Hope that helped!

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  • 1 decade ago

    His fico score will also depend on his income to debt ratio. How much money he gross and the amount he needs to spend on his debt. It would greatly increase his fico score if he owed 50% or less of his credit limit. If he has a $500 limit on his target card, don't exceed $250 balance. I would pay if all off but leave two cards with a balance. Too many cards can hurt his fico score also. You can pay into a secure card to build your own credit. I don't see why you can't just get a regular card approved but with a co-signer. The longer you have a card or loan the better your credit score will be so don't close the cards you have the longest. Building credit will take time. As long as you keep paying everything on time and pay a little over the minimum payment, your credit will eventually go up. It took me a while to build my credit also.

    Source(s): own 2 homes, two car loans, credit score 800
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  • 1 decade ago

    I would leave the cards you have open open and use them from time to time and pay them off. Charging and paying timely is what will give you good credit history. As far as you getting a card, just look around and apply for a couple of cards. Try for a major one (by major i mean one that can be used anywhere) and start charging little things and paying them off each month. when I started building my credit, I would charge gas and groceries and make myself put that money aside and pay off the card. If you look at your credit card like using a check (money needs to be in your checking account to pay for whatever you're charging) and then pay the statement balance each month your credit will start to look excellent.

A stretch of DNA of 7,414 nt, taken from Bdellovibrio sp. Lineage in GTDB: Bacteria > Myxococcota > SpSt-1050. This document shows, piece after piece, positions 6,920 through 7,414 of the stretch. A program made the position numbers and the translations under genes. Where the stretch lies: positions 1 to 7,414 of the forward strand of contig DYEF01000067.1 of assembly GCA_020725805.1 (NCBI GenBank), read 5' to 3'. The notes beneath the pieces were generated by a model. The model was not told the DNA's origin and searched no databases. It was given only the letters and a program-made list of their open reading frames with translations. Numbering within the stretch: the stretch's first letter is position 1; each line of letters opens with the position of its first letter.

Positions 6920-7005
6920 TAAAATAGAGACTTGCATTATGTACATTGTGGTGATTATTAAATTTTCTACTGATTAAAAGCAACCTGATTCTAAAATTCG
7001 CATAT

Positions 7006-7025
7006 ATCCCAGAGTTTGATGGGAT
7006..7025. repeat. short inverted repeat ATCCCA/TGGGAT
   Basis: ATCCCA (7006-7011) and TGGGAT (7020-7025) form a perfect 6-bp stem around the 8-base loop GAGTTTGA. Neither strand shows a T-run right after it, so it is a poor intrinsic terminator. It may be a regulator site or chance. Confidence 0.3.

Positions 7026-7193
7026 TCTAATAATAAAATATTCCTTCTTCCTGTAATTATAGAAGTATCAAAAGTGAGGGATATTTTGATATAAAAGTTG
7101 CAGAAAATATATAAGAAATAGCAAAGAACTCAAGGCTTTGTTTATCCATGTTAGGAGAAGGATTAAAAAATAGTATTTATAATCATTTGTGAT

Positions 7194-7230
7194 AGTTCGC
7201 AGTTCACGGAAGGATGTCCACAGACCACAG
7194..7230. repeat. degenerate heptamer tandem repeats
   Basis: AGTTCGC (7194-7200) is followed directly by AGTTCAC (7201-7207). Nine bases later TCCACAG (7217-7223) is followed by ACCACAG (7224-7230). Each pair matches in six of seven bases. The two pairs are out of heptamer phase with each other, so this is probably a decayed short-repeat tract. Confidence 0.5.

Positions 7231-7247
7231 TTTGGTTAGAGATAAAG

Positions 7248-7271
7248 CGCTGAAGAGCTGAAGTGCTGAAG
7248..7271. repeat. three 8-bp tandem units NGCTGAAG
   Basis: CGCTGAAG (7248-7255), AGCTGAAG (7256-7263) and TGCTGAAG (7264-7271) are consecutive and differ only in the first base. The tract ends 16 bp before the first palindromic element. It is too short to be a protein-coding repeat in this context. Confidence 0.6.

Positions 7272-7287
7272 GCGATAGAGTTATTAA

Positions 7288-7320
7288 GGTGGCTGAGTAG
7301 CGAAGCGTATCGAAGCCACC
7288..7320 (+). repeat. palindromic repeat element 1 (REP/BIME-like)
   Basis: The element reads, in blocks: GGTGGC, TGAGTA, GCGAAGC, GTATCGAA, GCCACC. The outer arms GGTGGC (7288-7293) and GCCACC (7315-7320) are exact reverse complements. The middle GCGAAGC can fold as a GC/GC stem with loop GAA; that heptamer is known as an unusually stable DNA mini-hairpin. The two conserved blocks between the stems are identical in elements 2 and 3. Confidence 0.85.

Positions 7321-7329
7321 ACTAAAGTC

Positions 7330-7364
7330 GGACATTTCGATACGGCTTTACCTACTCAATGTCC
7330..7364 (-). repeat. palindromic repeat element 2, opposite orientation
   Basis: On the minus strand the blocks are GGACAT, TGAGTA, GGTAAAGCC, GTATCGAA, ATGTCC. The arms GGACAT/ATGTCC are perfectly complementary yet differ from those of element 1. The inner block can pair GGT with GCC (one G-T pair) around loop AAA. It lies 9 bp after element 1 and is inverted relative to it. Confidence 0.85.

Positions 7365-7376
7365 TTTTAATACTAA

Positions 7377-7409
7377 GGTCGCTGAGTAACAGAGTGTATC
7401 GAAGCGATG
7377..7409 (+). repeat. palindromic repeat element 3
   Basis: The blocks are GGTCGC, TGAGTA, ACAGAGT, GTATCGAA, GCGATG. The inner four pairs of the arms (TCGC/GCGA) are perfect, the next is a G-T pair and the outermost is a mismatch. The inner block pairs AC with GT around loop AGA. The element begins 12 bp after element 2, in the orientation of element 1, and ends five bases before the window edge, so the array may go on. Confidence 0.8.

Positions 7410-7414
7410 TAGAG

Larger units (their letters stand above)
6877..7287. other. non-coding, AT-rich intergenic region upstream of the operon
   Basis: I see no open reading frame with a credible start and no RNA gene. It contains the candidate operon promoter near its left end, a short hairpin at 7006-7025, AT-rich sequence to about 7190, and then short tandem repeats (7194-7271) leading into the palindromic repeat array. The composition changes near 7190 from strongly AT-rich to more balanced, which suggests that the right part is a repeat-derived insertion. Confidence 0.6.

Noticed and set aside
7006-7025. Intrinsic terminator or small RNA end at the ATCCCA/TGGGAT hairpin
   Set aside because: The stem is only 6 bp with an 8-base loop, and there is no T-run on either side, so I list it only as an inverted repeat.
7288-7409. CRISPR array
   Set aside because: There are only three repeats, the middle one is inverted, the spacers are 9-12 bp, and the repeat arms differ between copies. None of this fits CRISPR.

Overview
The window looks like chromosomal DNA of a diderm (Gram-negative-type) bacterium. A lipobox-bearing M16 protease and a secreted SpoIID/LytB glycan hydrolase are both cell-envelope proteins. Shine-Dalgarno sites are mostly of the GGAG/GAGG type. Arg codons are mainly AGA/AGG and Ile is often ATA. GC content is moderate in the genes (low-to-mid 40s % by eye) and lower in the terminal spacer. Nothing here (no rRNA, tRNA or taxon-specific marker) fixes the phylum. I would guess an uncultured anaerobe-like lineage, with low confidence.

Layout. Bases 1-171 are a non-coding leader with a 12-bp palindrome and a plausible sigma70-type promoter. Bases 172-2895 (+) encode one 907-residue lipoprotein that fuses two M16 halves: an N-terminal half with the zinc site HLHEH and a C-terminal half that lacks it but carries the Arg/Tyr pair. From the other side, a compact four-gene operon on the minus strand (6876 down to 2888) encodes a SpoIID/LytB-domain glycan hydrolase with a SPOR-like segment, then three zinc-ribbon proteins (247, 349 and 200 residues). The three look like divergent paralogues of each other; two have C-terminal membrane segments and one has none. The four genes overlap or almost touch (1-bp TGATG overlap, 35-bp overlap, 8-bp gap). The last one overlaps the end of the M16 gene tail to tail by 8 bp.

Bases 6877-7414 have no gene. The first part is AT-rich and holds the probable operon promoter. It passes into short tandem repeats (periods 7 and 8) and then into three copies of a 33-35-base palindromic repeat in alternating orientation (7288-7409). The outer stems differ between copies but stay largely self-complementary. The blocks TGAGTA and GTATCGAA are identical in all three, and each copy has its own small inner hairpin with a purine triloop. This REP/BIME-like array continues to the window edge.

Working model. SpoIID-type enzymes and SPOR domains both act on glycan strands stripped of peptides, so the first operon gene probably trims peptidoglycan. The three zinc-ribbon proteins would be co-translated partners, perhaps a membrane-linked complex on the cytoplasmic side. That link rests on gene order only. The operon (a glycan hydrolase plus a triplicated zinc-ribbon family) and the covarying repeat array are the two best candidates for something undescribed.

As far as the bad choices and acquiring debt - if you at least make the minimum monthly payments each month your credit won't suffer. of course, having the debt out there makes what you can afford less, but if you keep paying and never miss payments your credit won't suffer. I was there once due to some out of pocket medical expenses a few years ago. i kept paying, and on tight months just made the minimum balance. My credit score never really suffered. Its the skipped and/or late payments that really hurt you.

    Good luck!!

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  • Ive known a few people that's had to file Bankruptcy. Once they got out & Wanted to start rebuilding there credit they had talked to different banks and they said the best way was to apply for a brand new credit card with a few low limit and what you spend that month make sure you paid it back the same month and within a year it should be perfect.

    Maybe your husband should try that along with the other cards? Im not to good with this credit card.

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  • blank
    Lv 5
    1 decade ago

    I would keep the credit cards but don't use them if you don't have the money. I have two credit cards that I use, but only about once a month. I put a purchase on them that I know I can pay off in full when the bill comes. It has worked well and I have great credit. People before me gave more detailed answers with good ideas, but it seems like you're doing everything else right. Just thought I'd put in my two cents about using the cards. Good luck!

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  • 1 decade ago

    We just bought our house last month and our loan agent was great with giving us tip. we told her we wanted to pay off our credit cards and close them. She said no way, it makes your credit look better it you just pay them off but keep the accts open. As far as cable, phones, utilies, etc.

    These have never showed up on credit for us unless they are deliquent of course.

    My advice is obviously to just keep your credit card limits low. Continue to pay your cars on time (this makes a big deal).